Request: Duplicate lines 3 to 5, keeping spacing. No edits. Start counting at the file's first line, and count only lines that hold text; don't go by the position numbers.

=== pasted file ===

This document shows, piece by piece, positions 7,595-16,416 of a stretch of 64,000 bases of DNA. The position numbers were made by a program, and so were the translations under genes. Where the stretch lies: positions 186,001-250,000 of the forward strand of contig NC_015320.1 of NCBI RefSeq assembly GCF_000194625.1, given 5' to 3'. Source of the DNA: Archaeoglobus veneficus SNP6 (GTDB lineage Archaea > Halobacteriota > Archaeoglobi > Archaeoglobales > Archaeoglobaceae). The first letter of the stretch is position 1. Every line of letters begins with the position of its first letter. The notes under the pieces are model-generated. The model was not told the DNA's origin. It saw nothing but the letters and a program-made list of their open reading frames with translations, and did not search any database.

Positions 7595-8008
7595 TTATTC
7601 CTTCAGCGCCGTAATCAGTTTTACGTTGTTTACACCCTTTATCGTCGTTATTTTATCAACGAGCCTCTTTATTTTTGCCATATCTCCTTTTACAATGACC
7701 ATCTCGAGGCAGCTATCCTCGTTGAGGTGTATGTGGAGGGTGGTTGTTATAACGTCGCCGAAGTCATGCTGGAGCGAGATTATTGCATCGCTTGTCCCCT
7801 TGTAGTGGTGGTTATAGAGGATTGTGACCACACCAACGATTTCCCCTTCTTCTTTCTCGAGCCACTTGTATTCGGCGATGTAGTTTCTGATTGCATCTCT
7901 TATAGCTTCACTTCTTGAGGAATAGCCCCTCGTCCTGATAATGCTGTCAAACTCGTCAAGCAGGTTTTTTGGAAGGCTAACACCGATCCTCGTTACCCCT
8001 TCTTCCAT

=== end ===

7595 TTATTC
7601 CTTCAGCGCCGTAATCAGTTTTACGTTGTTTACACCCTTTATCGTCGTTATTTTATCAACGAGCCTCTTTATTTTTGCCATATCTCCTTTTACAATGACC
7701 ATCTCGAGGCAGCTATCCTCGTTGAGGTGTATGTGGAGGGTGGTTGTTATAACGTCGCCGAAGTCATGCTGGAGCGAGATTATTGCATCGCTTGTCCCCT